During lockdown, Zoom online became the norm for most people when it came to work and study.
This wasn’t any different for our nursing students who had the additional challenge of learning most of their profession online throughout the pandemic.
As hard as that was, after battling frustrations with log on connections, juggling distractions at home, and learning outside of a clinical environment, we celebrated 129 students in taking their first step into their health careers as newly qualified nurses.
One-hundred and seventeen of the registered nurses (87 from Capital, Coast and 30 from Hutt Valley), were all part of the Nurse Entry to Practice (NETP) programme, while 12 were part of the Enrolled Nurse Supported Entry into Practise (ENSIPP) programme. They will be working across Capital, Coast and Hutt Valley hospitals, Primary Health Care and in Aged and Residential Care settings.
Among the 129 nurses are 22 Māori and Pasifika nursing graduates, whose insights into their communities’ views on health and healing will help improving the health outcomes and wellbeing of Māori and Pasifika patients we serve.
The nurses’ strength and resilience in overcoming the difficulty of studying online was widely praised by our staff.
Acting Chief Nursing Officer Claire Jennings said in welcoming the graduates to the organisation.
“This group of graduates were the first true ‘COVID cohort’, many of whom started their programme of learning at the same time as the first lockdown. To see those starting their careers, despite what the last three years has thrown at them, is a testament to their commitment to the nursing profession and we welcome them into our whānau.” says Claire.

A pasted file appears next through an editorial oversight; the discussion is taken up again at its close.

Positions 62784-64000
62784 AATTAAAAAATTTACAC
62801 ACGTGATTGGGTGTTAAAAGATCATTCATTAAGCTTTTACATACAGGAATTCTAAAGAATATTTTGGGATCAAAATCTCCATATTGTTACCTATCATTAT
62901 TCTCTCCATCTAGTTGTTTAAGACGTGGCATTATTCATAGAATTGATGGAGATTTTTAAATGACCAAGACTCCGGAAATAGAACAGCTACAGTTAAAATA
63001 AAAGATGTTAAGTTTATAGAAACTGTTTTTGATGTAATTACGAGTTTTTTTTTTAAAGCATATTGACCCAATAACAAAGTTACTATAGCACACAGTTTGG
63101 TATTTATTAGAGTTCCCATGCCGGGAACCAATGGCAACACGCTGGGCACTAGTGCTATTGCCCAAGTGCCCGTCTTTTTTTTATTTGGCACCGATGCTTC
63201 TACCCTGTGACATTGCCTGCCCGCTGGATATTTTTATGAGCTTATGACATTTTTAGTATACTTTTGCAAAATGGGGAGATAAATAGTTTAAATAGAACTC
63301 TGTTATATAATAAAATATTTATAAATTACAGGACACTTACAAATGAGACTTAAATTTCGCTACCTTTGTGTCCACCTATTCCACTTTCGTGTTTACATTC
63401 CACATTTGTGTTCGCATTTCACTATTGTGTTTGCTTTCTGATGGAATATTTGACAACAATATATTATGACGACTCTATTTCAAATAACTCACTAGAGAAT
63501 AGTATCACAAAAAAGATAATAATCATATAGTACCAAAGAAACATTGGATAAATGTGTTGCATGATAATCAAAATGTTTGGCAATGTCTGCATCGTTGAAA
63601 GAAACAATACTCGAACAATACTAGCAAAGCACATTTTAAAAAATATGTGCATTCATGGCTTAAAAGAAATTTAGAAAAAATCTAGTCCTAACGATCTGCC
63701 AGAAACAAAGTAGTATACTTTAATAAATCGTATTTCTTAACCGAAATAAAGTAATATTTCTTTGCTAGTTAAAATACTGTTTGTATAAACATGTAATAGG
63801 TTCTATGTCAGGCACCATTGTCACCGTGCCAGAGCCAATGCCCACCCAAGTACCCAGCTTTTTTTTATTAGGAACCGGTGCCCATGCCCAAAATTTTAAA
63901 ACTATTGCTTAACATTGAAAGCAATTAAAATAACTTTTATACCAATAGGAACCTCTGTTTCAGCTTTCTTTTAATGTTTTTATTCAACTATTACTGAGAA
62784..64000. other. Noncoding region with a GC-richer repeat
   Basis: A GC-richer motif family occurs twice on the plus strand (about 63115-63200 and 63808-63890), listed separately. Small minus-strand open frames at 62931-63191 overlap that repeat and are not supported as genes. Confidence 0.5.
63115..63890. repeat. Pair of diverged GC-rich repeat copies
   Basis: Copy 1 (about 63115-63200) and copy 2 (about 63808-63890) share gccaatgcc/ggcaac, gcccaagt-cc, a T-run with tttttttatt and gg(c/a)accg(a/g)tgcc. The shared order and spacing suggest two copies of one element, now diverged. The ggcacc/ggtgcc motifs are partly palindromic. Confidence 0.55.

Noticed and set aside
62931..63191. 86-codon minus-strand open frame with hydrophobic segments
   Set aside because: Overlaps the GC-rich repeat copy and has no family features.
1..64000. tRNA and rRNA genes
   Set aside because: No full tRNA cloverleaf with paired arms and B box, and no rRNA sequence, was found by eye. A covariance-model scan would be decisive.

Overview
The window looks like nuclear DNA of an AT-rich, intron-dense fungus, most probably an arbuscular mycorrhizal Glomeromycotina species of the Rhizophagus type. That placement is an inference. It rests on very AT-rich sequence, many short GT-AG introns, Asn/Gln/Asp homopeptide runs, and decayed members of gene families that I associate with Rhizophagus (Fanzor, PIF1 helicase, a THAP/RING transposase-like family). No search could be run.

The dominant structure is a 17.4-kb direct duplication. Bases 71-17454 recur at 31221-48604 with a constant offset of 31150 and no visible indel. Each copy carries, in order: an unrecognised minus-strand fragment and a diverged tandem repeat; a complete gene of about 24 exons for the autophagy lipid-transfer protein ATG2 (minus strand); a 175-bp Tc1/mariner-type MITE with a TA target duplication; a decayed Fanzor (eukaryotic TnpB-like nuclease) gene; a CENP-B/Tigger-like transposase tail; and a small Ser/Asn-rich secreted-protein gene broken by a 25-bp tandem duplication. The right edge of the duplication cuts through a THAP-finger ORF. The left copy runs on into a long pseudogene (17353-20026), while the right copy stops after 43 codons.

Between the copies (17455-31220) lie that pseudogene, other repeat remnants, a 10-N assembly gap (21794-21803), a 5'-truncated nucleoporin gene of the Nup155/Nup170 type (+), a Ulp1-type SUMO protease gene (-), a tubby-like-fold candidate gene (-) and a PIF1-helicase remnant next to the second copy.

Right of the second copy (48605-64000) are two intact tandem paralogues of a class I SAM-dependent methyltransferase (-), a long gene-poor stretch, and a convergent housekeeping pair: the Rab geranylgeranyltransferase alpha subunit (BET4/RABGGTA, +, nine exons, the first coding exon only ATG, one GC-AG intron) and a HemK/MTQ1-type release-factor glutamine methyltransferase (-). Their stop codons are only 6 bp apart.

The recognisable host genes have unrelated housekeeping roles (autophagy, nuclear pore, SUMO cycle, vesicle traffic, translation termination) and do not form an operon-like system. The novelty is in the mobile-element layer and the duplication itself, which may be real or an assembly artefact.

Capital, Coast NETP and Cultural Support Nurse Coordinator Phoenix Ahomiro said these nurses have achieved what most others wouldn’t have.
“These graduates are the ones who had to go through COVID. They’ve learnt in an environment that most of our nurses on the floor right now wouldn’t have survived. They learnt how to be nurses on Zoom. For all the resilience and strength to get through it to actually be standing outside [Wellington Hospital’s] arches on day one, I’m proud of every single one of them. I really cannot wait to see them flourish into the nurses they’re going to be.”
Hutt Valley NETP and PG Funding Nurse Coordinator Zoe Arthurs said she was excited to see the new batch of nurses utilise their skills in their settings.
“We are very excited to have 30 NETP nurses starting with Hutt Valley this week. These nurses have worked extremely hard over the past three years to finish their nursing degrees over the COVID-19 pandemic. It is extremely exciting to have them join us and bring all the skills and knowledge they have developed during this time. We as a NETP team, along with the CNMs and CNEs, look forward to working alongside each NETP nurse as they transition into competent registered nurses.”
The next NETP intake for Capital, Coast and Hutt Valley will be in August/September - find out more here